Stroke: Daisy, part 3

Daisy had a stroke when she was 21 months old. Now aged 12, Daisy and her mum Eileen tell us about their lives and what they enjoy.


Daisy: young girl smiling

Published: January 2019. Child’s age at time of brain injury: 21 months.

Mum Eileen first shared Daisy’s story and her own experience when Daisy was nine years old. Nine-year-old Daisy also told us about her stroke, her achievements and what she liked doing.

Three years since, and 10 years since the stroke, Daisy has started secondary school (September 2018) and has a real passion for animals.

We caught up with the family – Daisy told us about her life while mum Eileen explained how she’s learnt a lot along the way since Daisy’s stroke, especially as there was little knowledge about childhood stroke when Daisy was a baby.

You can also follow Daisy on her Facebook page Daisy Child Stroke Survivor.

Daisy, 12 years oldDaisy: young girl sticks out her tongue, her mum smiles next to her

Daisy, what do you like doing?

Playing with my pets. I have five dogs and five cats. 

How do you find school?

Good. It’s been hard but I’m going part-time and I’m managing better. I have anxiety but I’m trying hard to manage. 

Is anything tricky for you and have you got any helpful tips?

I find zips difficult and tying laces. I use my mouth to hold things to help my left hand. I just try different things to see what works. 

What's the best thing you've done – and what makes you proud?

Leaving my mum to go places and going to school every morning.

I get really worked up around Christmas but this year I’m managing better with all the decorations and noise. 

I’m using big words now.

Eileen, mum of DaisyDaisy: young girl and her mum smile in front of christmas lights

Eileen, can you tell us a bit about Daisy and her favourite things?

Daisy loves swimming. She goes several times a week when she’s feeling up to it and can swim fabulously one-armed and she’s self-taught too.

We’ve been going swimming since Daisy’s stroke in 2008. At one point we went three times a day for 12 months.

Daisy’s has a wonderful new power chair funded through Whizz-Kidz charity and it’s made a massive difference to our lives. It’s all-terrain so we love going walking through the woods.

How was primary school for Daisy?

Sadly primary school wasn’t a great experience. Daisy found it very difficult. The social side was traumatic for her and the constant change of staff caused severe anxiety. She had one-to-one support but no one ever understood her emotional needs to a sufficient level.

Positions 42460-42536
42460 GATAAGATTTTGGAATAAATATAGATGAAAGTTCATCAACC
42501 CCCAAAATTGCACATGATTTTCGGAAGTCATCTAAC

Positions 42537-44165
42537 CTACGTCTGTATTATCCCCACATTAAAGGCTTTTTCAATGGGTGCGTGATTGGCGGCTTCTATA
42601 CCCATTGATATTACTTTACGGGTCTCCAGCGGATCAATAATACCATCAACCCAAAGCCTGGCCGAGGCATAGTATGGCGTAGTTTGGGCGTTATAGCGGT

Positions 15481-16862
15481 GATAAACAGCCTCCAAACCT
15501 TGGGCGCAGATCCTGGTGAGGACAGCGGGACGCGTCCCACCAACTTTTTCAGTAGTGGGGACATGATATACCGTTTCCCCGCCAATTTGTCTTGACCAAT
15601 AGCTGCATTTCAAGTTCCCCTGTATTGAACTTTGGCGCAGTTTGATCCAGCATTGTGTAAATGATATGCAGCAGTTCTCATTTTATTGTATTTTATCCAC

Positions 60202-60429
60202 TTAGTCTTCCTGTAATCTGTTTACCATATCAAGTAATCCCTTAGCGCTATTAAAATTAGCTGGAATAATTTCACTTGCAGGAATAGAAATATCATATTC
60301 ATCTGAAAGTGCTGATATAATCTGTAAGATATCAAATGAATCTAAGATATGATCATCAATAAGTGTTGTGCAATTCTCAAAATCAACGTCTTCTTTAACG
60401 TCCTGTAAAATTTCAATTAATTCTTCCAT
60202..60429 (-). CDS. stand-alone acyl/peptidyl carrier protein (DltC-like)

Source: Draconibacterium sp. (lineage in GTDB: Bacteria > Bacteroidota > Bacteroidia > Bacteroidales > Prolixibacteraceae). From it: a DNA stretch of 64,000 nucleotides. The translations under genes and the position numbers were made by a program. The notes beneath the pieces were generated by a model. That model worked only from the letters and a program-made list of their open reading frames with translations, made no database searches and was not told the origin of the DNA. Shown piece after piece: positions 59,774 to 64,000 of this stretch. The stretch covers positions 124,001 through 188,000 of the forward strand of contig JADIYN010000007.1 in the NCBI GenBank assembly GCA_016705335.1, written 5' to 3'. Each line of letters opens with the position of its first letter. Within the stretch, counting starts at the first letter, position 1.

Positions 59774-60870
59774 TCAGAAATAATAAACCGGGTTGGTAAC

Daisy started secondary school in September – how is she finding it?

Daisy attends a special needs secondary school. She has a phobia about school and her fatigue really affects her but she’s still trying to attend. They have been supportive of her needs and she’s currently attending part-time. 

What challenges does Daisy face and how does she manage them?

Daisy needs rests during the day so letting her have quiet time is a necessity.

She likes having notice of things like appointments or even days out BUT not too much notice or she will burn out going over every possible outcome or perceived problem. 

Daisy definitely likes to be given control as much as possible. Persevering with issues seems to be working for us.     

What makes Daisy (and you) smile?

Daisy loves animals and spending money on animals. She has five dogs and five cats. She loves stuffed toys too.

Daisy loves watching movies and YouTube Vloggers, which is a new thing.  

She makes me smile with her sense of humour. We laugh every day. I love seeing her confidence build up and her humour is excellent.

Things are still improving daily; Daisy is incredible.

Do you think there is more awareness about childhood stroke now?

Without a doubt it’s definitely more openly discussed. When I heard about childhood strokes my child was in a hospital bed fighting for her life. No charities had any leaflets or awareness campaigns specifically for child strokes. I’m honoured to have helped change that [The Stroke Association has many resources on childhood stroke]. 

What message would you give to a parent who has a child who has had a stroke?

You are a lucky one. Be ready to put the effort in and reap amazing rewards.  

Stroke: Daisy, part 1

Eileen's baby, Daisy (now nine), suffered a stroke and brain injury during heart surgery. She believes the professionals had a poor understanding of childhood stroke. Eileen shares her story.